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Buffering Childhood Trauma as a Community

A parent and her baby are smiling at the camera

Carrie Zelin Johnson M.Ed.


With 80 percent of brain growth occurring before age three, babies and toddlers are at a crucial time of potential. Children facing the chronic stress of poverty are most likely to be exposed to adverse childhood experiences (ACEs) that can manifest as trauma and alter brain development. Access to stable, nurturing early childhood care and education positively impacts the learning and health of children and their parents 12, acting as a buffer for instances of ACEs.

Yet thousands of families with young children lack access to consistent services and childcare provider relationships that honor their strengths and family culture and support healthy development. The COVID-19 crisis disproportionately harms those facing the most barriers, starkly highlighting existing disparities.

80x3: Resilient from the Start

Greater Twin Cities United Way recently brought together local experts to share their visions for our 80x3 initiative, which seeks to accelerate community-based solutions to expand our region’s capacity to deliver trauma-sensitive early childhood care and parent engagement. 80x3 aims to improve staff retention among early childhood care and education professionals; provide trauma-sensitive training and coaching; and increase equitable and holistic family navigation, education and engagement.

To offer grounding in why this work matters, Dr. Megan Gunnar, Regents Professor at the University of Minnesota, provided an overview of brain architecture and the impact of poverty, trauma and toxic stress on early development. She underscored that “development is probabilistic, not deterministic.” Positive experiences, which happen in quality early childhood care and education settings, can help children be more resilient to early ACEs.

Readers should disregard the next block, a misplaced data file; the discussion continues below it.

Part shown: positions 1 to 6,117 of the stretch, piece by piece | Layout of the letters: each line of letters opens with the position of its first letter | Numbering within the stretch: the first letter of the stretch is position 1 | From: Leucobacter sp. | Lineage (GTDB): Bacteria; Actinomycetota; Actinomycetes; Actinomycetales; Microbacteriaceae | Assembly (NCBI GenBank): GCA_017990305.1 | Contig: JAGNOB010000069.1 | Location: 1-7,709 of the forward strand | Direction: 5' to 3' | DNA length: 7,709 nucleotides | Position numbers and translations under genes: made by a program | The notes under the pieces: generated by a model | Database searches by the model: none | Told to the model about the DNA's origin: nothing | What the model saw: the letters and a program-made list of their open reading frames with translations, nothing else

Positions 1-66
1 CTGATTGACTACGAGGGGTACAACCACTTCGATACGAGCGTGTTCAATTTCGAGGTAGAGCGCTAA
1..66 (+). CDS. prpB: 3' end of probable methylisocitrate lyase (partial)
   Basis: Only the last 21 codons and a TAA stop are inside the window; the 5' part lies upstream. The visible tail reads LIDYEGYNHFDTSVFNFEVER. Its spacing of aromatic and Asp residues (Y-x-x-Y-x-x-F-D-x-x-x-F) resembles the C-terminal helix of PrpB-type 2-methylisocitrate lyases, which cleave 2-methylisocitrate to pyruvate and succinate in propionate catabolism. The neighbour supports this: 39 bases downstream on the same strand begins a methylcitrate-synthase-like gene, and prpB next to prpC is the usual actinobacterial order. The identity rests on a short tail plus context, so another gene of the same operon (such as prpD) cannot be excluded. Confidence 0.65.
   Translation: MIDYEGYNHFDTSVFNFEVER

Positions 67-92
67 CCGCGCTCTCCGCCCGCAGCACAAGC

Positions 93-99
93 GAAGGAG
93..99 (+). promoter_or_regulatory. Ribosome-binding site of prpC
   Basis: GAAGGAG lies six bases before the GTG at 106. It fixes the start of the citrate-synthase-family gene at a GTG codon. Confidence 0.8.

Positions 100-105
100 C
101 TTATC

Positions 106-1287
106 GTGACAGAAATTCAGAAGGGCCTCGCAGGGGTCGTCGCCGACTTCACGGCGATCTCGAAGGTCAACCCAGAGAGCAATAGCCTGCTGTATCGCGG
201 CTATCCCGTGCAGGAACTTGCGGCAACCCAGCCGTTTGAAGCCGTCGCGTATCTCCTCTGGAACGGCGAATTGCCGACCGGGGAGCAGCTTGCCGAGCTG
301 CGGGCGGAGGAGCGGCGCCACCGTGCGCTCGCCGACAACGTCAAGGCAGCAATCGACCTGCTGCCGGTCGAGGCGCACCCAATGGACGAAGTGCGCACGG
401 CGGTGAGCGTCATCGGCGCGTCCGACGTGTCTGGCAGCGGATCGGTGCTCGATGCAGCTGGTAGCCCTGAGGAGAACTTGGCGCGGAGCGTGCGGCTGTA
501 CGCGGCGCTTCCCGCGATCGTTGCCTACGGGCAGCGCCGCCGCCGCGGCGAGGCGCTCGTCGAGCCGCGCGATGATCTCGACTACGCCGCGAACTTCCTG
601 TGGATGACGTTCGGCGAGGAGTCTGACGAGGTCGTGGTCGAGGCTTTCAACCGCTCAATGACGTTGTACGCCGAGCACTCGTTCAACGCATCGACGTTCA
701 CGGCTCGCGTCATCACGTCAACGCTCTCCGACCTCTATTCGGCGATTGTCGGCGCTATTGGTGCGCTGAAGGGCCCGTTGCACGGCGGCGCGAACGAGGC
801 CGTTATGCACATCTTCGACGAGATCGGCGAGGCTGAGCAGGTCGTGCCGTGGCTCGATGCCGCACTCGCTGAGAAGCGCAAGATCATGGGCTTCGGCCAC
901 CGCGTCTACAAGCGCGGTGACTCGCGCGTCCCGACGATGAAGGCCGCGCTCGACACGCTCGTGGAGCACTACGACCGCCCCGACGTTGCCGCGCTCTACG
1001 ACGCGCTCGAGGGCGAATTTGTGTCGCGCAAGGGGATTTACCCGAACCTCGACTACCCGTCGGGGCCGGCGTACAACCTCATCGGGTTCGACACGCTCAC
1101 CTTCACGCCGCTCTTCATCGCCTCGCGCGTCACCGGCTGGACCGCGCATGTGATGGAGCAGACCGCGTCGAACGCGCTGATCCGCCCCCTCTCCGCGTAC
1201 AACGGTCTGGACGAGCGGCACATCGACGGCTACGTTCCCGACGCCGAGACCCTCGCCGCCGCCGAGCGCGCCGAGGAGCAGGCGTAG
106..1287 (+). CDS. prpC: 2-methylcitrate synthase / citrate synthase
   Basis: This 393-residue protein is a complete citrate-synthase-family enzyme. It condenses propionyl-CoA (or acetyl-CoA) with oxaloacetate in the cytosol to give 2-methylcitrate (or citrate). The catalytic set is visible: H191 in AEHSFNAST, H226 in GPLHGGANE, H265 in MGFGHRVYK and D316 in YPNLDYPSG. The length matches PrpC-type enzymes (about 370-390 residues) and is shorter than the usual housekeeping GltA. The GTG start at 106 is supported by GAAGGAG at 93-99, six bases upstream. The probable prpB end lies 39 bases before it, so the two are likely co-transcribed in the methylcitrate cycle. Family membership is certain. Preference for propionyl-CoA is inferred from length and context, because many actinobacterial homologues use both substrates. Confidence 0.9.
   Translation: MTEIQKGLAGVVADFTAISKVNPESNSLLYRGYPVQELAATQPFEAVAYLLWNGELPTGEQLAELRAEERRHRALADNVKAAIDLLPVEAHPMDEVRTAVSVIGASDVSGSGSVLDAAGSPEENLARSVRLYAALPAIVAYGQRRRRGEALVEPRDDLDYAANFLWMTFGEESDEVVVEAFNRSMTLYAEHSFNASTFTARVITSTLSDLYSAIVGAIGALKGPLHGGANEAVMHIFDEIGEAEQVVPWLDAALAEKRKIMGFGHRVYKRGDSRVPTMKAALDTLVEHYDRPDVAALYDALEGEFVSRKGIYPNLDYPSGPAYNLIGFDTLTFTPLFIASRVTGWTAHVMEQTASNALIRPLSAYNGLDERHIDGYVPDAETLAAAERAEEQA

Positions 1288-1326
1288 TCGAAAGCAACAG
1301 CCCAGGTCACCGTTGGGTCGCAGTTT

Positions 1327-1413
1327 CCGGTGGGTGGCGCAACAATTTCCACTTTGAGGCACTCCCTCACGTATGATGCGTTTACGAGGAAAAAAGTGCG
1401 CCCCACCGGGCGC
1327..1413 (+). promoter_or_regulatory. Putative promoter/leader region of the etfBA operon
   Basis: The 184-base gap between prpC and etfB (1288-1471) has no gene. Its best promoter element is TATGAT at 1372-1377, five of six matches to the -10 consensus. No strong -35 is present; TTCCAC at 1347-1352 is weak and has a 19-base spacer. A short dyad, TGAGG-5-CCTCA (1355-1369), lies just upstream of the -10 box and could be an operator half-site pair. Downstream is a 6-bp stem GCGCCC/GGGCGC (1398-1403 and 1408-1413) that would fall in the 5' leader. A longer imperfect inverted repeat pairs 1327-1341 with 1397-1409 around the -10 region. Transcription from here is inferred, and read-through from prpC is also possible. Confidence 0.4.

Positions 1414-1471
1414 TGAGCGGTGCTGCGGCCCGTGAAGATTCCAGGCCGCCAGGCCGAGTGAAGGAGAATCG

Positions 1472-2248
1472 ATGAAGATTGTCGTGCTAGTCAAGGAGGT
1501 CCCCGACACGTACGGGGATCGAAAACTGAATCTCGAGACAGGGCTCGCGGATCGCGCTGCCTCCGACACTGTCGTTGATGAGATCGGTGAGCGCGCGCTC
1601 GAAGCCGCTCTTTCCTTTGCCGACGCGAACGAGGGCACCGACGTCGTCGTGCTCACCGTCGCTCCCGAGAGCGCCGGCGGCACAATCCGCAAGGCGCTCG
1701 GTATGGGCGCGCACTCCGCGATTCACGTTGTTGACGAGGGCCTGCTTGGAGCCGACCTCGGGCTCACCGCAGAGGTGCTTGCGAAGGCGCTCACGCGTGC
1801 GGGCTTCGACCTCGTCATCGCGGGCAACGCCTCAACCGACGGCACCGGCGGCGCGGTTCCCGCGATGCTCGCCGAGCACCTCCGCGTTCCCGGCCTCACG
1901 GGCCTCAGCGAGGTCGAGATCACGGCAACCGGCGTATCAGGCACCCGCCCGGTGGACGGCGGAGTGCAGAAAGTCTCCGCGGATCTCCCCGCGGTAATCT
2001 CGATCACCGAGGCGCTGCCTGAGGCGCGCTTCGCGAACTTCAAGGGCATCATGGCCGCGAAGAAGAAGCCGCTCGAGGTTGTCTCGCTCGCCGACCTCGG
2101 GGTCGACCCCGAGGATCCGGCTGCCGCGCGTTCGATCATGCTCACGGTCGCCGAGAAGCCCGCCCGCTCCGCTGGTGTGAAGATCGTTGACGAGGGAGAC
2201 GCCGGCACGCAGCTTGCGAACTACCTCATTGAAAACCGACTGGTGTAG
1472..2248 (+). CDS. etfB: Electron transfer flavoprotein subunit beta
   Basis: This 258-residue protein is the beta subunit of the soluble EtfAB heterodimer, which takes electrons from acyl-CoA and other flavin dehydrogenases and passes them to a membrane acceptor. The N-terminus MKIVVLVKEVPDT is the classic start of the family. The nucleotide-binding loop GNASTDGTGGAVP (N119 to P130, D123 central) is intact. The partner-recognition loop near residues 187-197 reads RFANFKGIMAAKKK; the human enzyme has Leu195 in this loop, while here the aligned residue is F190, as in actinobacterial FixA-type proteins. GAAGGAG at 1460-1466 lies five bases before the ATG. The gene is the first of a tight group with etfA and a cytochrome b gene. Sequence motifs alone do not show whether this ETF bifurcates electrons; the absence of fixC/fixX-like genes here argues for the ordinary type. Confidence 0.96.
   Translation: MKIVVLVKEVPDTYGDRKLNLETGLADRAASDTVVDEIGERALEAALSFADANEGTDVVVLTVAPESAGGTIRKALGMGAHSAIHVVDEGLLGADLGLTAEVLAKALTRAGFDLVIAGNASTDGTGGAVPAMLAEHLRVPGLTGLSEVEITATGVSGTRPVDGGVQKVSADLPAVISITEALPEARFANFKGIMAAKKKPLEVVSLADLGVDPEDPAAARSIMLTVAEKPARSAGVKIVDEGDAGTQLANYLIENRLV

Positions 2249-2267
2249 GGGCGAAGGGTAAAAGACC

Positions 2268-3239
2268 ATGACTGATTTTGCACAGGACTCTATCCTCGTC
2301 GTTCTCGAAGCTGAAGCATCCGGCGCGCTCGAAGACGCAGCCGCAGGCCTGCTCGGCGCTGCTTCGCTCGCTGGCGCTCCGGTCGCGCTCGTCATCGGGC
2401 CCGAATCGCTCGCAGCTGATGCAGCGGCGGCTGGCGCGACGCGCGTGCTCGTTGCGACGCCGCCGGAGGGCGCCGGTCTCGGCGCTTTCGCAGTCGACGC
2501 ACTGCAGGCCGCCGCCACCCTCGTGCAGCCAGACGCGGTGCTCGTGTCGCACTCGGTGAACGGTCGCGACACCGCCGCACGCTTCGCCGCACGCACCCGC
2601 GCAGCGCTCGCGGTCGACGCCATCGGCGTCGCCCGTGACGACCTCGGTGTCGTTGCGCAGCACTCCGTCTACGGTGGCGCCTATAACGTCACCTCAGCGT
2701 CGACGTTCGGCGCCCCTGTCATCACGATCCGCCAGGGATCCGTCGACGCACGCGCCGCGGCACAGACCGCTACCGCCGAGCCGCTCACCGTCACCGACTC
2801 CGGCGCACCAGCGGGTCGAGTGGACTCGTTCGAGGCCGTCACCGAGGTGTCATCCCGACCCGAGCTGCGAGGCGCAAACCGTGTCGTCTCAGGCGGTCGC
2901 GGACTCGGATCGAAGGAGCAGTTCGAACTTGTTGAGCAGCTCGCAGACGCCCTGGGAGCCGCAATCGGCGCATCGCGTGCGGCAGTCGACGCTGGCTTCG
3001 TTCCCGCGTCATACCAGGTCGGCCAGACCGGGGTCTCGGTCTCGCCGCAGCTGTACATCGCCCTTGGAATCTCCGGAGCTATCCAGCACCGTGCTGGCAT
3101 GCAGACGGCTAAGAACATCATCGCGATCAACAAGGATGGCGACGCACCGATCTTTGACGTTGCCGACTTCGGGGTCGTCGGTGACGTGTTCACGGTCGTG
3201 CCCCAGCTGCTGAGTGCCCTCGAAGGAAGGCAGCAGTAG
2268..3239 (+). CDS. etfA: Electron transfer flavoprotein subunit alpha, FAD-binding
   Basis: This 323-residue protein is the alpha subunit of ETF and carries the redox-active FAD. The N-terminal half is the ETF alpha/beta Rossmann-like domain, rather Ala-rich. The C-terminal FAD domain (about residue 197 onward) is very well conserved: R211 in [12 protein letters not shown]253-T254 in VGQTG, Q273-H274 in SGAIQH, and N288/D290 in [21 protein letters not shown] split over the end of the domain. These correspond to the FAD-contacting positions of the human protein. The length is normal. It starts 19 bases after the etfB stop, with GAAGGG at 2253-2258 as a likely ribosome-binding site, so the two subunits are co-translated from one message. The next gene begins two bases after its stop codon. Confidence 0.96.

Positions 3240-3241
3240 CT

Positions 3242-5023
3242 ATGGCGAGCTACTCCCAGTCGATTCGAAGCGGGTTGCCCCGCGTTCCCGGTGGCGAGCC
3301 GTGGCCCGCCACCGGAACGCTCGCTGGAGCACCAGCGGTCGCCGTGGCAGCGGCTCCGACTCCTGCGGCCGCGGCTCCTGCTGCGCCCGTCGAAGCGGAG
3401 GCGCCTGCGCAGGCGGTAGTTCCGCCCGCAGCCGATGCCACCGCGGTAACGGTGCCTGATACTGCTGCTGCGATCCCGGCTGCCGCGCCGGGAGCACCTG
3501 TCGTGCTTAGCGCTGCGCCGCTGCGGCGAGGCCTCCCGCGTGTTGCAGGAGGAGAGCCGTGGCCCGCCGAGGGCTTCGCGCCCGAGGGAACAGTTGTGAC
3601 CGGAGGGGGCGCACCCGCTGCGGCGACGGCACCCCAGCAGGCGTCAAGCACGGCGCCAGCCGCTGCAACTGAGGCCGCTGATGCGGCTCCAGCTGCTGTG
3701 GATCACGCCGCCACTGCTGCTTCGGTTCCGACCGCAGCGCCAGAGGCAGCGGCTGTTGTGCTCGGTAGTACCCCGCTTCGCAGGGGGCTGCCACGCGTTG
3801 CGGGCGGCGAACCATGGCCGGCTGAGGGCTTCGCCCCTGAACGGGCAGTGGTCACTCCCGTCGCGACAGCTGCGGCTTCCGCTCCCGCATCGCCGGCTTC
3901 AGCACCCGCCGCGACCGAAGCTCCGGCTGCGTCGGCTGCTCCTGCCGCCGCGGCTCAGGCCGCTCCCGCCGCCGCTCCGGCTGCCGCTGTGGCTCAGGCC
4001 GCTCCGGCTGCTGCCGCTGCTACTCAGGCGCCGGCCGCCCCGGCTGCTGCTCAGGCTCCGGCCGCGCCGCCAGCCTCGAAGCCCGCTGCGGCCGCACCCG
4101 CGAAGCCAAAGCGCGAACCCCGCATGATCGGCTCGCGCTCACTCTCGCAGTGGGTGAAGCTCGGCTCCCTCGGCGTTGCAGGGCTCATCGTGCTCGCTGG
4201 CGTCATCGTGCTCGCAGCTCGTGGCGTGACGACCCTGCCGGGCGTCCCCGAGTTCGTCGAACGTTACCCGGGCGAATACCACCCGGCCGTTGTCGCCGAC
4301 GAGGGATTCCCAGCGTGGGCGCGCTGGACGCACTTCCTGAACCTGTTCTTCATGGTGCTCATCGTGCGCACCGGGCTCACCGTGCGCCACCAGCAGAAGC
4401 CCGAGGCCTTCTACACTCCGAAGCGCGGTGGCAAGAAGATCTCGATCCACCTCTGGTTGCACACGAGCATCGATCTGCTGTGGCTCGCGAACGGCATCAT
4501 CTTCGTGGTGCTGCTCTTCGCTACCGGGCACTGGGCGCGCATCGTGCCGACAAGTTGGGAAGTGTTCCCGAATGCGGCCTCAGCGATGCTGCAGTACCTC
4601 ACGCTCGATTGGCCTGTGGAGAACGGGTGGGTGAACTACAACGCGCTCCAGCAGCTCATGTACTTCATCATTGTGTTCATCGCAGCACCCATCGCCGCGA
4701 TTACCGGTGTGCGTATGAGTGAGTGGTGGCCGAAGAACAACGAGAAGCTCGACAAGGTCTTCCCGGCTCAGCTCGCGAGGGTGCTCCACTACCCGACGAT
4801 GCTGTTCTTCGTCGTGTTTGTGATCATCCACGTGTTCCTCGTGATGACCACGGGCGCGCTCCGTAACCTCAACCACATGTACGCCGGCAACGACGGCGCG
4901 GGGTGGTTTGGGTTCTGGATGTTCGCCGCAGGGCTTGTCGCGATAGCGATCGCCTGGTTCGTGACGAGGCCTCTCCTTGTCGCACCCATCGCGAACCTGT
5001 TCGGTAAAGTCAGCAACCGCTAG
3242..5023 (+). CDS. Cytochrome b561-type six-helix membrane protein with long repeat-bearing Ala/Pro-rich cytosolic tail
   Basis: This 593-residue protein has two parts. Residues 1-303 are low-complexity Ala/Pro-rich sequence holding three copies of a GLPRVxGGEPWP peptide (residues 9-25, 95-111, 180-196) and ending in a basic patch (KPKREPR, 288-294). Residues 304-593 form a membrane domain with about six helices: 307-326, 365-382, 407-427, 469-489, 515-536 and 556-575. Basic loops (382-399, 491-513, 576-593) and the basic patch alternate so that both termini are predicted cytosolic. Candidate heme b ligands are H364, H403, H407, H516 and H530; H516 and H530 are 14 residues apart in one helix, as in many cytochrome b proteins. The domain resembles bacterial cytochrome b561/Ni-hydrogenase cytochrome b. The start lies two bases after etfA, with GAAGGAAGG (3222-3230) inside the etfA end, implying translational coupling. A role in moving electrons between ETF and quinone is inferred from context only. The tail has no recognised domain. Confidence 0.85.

Dr. Jakub Tolar, Dean of Medical School & Vice President for Clinical Affairs at the University of Minnesota, made a case for the broader societal impact of early interventions. Because the brain is so amenable during the first 1,000 days of life, allocating resources during this time is paramount to addressing Minnesota’s opportunity gaps. Additionally, Dr. Tolar noted that “heath inequity by race is obvious to those willing to look – and unacceptable. We must and can do better.”

Catholic Charities and Northside Achievement Zone (NAZ) are core design partners for 80x3. Jaton White, Director of Community Wellness at NAZ, shared examples of community-based solutions grounded in the NAZ trauma-responsive Community Wellness Framework. NAZ uses training, provider consultation and family resource referrals to ensure children, parents, teachers and others actively participate in healing and supporting one another.

Get Involved

When asked about 80x3, Dr. Gunnar believes if we “pull together we can become a mighty force.” Ms. White referred to the initiative as being able to unleash limitless possibilities for families.

Please consider supporting early childhood success by:

  • Signing up for emails to stay informed and making your voice heard.
  • Making a donation.

Together, we can ensure all children have the tools to thrive and are resilient from the start, regardless of income, race or place.

[1] Halfon N, Larson K, Son J, Lu M, Bethell C. Income Inequality and the Differential Effect of Adverse Childhood Experiences in US Children. Acad Pediatr. 2017 Sep-Oct;17

[2] The Urban Childhood Institute, Child Poverty and Adult Success, 2015:

About the Author

Carrie Zelin Johnson M.Ed. is a Program Officer on the community impact team, where she drives education outcomes and leads the Start Early Funders Coalition. Carrie joined Greater Twin Cities United Way with an extensive background in education and mental health. She worked as a consultant for over 20 years helping organizations and schools improve equitable outcomes. She holds a master’s degree in education with a focus on leadership.

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